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Volume 14, issue 5 | Copyright
Ocean Sci., 14, 1085-1092, 2018
© Author(s) 2018. This work is distributed under
the Creative Commons Attribution 4.0 License.

Research article 25 Sep 2018

Research article | 25 Sep 2018

Monitoring of seasonal variability and movement of suspended sediment concentrations along the Thiruvananthapuram coast, southern India, using the Landsat OLI sensor

Bismay Ranjan Tripathy1, Kaliraj Seenipandi1, Haroon Sajjad2, Pawan Kumar Joshi3, Bhagwan Singh Chaudhary4, and Pavan Kumar2 Bismay Ranjan Tripathy et al.
  • 1National Centre for Earth Science Studies, Ministry of Earth Sciences, Govt. of India, Thiruvananthapuram, 695011, India
  • 2Department of Geography, Jamia Millia Islamia, New Delhi, 110025, India
  • 3School of Environmental Science, Jawaharlal Nehru University, New Delhi, 110067, India
  • 4Department of Geophysics, Kurukshetra University, Kurukshetra, Haryana, 136119, India

Abstract. Studies on suspended sediment concentrations at a seasonal scale play a vital role in understanding coastal hydrodynamic processes in an area. Assessment of spatio-temporal changes in suspended sediments in nearshore areas has gained complexity due to the utilization of conventional methods; this issue can be successfully solved nowadays using multi-temporal remotely sensed images with the help of advanced image processing techniques. The present study is an attempt to demonstrate the model algorithm used to extract suspended sediment concentrations using Landsat 8 OLI (Operational Land Imager) sensor images. The study was executed in a near-offshore area of the Thiruvananthapuram coast, southern India, and focused on the extraction of suspended sediment concentrations and their seasonal variability during pre-monsoon and post-monsoon periods. The OLI images were pre-processed to obtain the actual reflectance using the FLASSH module of the ENVI v5.5 software. The generic model developed herein is designed to compute the spectral reflectance variability between coastal water and suspended sediments and to differentiate the spatial accumulation of the suspended sediment concentrations from the coastal water at the pixel scale. Maximum (0.8% in near-infrared bands) and minimum (0.6% in blue bands) spectral reflectance indicates the occurrence of suspended sediments in the coastal water. The model-derived results revealed that the suspended sediment concentration gradually decreased with increasing depth and distance from the shoreline. Higher sediment concentrations accumulated at lower depths in coastal water due to wave and current action that seasonally circulated the sediments. This higher concentration of the suspended sediment load was estimated to be 0.92mgL−1 at the shallow depths (< 10m) of the coastal waters and 0.30mgL−1 at a depth of 30m. Seasonal variability of suspended sediments was observed in a north–south direction during the pre-monsoon; the reverse was noted during the post-monsoon period. The spatial variability of suspended sediments was indirectly proportional to the depth and distance from the shoreline, and directly proportional to offshore wave and littoral current activity. This study proves that the developed model coupled with the provided computational algorithm can be used as an effective tool for the estimation of suspended sediment concentrations using multi-temporal OLI images; furthermore, the output may be helpful for coastal zone management and conservation planning and development.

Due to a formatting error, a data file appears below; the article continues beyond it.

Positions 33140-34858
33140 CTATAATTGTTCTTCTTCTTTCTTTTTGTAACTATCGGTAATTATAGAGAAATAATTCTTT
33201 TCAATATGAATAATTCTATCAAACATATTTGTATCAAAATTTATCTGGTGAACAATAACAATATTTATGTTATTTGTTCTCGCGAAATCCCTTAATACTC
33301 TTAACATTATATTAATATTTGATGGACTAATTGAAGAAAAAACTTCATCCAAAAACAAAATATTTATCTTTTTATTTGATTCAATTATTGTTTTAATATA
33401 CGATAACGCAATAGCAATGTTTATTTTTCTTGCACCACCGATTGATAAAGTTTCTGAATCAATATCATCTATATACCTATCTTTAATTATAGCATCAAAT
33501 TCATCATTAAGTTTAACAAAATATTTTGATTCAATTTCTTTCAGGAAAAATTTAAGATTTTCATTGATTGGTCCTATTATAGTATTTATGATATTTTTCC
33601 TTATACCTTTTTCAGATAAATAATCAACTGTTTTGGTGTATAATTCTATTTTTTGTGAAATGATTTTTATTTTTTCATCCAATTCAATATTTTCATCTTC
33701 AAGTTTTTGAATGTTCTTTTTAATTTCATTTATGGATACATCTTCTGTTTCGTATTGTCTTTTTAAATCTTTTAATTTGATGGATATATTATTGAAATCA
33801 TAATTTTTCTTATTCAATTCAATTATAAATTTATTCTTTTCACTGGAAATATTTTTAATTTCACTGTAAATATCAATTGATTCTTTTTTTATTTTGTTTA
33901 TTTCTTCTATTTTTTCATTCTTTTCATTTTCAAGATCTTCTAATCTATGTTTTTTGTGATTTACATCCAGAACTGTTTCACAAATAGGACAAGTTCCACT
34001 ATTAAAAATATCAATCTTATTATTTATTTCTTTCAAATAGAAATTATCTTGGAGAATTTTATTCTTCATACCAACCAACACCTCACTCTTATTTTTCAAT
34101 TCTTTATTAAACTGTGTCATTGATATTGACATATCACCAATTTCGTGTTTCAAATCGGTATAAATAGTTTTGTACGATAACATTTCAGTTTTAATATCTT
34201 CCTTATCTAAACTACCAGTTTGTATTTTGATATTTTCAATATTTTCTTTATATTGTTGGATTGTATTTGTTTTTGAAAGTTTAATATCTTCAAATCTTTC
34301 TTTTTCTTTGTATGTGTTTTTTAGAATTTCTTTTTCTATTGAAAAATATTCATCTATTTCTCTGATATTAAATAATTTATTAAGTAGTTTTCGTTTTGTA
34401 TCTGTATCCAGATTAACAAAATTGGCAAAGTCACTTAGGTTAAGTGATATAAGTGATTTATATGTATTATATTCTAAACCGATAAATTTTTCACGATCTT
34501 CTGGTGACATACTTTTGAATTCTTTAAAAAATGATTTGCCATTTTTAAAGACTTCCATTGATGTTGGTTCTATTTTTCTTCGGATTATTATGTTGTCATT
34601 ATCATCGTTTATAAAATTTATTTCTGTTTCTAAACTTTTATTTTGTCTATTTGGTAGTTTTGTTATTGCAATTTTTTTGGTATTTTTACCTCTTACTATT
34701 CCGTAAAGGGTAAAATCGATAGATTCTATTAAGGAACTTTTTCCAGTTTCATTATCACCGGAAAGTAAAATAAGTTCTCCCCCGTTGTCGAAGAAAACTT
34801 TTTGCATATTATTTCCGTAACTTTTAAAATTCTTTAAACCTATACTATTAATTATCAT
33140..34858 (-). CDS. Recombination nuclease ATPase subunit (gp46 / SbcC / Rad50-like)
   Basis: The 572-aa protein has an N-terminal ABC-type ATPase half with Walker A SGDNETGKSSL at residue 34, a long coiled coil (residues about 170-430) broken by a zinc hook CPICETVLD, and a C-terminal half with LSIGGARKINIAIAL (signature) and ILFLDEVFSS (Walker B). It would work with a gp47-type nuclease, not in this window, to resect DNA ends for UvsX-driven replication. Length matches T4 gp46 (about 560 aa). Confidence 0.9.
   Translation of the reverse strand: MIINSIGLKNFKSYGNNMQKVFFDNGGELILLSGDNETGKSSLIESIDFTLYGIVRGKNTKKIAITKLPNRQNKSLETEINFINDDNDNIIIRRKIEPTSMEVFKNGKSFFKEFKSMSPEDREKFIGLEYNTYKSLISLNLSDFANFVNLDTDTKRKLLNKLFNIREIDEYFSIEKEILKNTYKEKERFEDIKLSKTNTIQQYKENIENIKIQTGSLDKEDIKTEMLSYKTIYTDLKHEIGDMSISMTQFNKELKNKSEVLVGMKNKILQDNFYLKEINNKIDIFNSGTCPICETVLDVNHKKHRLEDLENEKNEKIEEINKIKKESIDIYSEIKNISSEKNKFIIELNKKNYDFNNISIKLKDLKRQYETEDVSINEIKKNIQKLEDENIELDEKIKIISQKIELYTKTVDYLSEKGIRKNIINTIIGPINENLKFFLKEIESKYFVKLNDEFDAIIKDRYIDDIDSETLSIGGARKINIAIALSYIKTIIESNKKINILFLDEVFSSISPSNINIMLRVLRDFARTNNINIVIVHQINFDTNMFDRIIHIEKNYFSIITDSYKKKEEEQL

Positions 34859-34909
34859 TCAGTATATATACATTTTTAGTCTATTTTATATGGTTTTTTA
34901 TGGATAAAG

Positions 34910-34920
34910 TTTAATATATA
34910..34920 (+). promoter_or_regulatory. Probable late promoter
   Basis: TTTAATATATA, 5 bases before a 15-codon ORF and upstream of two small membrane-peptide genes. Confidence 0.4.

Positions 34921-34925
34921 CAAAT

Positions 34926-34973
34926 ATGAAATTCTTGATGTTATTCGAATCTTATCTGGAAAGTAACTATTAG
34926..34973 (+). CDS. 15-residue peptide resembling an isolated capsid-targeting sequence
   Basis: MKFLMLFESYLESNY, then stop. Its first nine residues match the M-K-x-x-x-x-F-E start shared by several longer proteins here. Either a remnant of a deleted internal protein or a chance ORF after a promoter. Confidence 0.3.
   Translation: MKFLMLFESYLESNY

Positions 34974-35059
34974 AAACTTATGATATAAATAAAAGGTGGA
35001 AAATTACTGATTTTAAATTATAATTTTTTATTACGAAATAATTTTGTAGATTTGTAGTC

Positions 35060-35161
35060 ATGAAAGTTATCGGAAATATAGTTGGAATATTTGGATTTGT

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Short summary
This paper explored the suitability of the Landsat OLI sensor for monitoring concentration and movement of suspended particles along a coastal landscape of Thiruvananthapuram. Suspended sediments moved north–south during pre-monsoon and south–north during post-monsoon seasons under the influence of monsoonal winds. It was found that the spatial variability of suspended sediments was indirectly proportional to the depth and distance from the shoreline and directly proportional to wave action.
This paper explored the suitability of the Landsat OLI sensor for monitoring concentration and...